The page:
The slide board can be a very useful device for a wide range of patient populations. While typically used for paraplegia or wheelchair dependent patients, I have seen them used for orthopedics with non-weightbearing precautions, generalized weakness, encephalopathy, and more.

Considerations:

  • Sliding uses a shearing force, take caution in patients with pressure sores; consider a beasy board
  • Length of slide board: longer generally more useful for car transfers
  • Material of board: for infection control (wood, existence of foam)
  • Hole cut out (risk for finger crush injuries)
  • Integrity of board (old, warped, splinters risk)
  • Friction between board and surface it is resting on
  • Getting to destination surface AND BACK: plan ahead, the patient will likely have to transfer back from destination surface back to origin at a later point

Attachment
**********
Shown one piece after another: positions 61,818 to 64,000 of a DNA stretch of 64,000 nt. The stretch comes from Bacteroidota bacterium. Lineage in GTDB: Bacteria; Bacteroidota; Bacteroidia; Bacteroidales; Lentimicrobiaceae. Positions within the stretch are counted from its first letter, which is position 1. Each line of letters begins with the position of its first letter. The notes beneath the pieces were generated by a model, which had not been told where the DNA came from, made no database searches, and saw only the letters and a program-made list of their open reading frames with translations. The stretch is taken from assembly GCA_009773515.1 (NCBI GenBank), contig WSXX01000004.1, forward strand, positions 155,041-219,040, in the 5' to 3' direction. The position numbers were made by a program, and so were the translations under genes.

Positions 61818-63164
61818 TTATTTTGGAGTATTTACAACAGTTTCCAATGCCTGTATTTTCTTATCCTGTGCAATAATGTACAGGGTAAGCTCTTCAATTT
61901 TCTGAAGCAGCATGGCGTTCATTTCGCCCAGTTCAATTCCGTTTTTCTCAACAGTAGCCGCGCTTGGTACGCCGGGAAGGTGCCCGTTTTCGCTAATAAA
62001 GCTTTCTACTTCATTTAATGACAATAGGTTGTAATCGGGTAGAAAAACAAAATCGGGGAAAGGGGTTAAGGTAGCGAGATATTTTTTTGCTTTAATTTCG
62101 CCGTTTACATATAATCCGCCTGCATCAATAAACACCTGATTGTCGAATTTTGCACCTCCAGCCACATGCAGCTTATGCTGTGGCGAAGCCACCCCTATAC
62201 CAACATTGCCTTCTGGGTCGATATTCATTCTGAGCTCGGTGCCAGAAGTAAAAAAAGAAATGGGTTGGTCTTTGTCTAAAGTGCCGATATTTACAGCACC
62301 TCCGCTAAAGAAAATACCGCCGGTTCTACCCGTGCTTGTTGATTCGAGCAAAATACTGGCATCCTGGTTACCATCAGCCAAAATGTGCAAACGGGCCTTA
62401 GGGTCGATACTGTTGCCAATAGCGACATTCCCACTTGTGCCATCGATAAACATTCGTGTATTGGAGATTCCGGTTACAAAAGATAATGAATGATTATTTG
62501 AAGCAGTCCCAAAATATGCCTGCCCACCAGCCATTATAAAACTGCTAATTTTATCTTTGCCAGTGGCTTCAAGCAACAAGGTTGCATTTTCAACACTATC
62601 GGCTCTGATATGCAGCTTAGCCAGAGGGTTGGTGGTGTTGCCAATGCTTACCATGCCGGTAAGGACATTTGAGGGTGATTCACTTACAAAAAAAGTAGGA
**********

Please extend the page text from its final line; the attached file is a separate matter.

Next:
• Levelness of board: sliding up hill can be very challenging and may pose a fall risk either falling downhill or overcompensating and falling uphill; position board as “flat” as possible
  • Have an extra hand for assistance if patient has poor sitting balance
  • Patient will need to be able to laterally weight shift to place the board under one of their buttocks.
  • Ensure transfer origin and destination devices are locked and do not move during transfer
  • If transferring to a commode, use a drop-arm commode
  • Block patient from sliding forward during transfer
  • Ensure the slideboard does not move during the transfer, assist in stabilizing the slideboard if necessary
  • Check weight capacity of board, especially if using a longer board

Tricks:

  • Use Dycem under the slide board to reduce friction, e.g. transferring onto a plastic commode
  • Wrap a chux pad around the slide board to prevent skin from sticking to wooden slide boards
  • Patient does not need to perform large scoots, small “mini” scoots are fine
  • If transferring from a bed, elevated the bed slightly to downhill slope on the slideboard, but ensure the bed can go low enough to match the height from the other surface when transferring back
OTDUDE
Jeff is the lead writer for OTDUDE.com and covers all things Occupational Therapy. Buy me a Bubble Tea: Venmo @otdude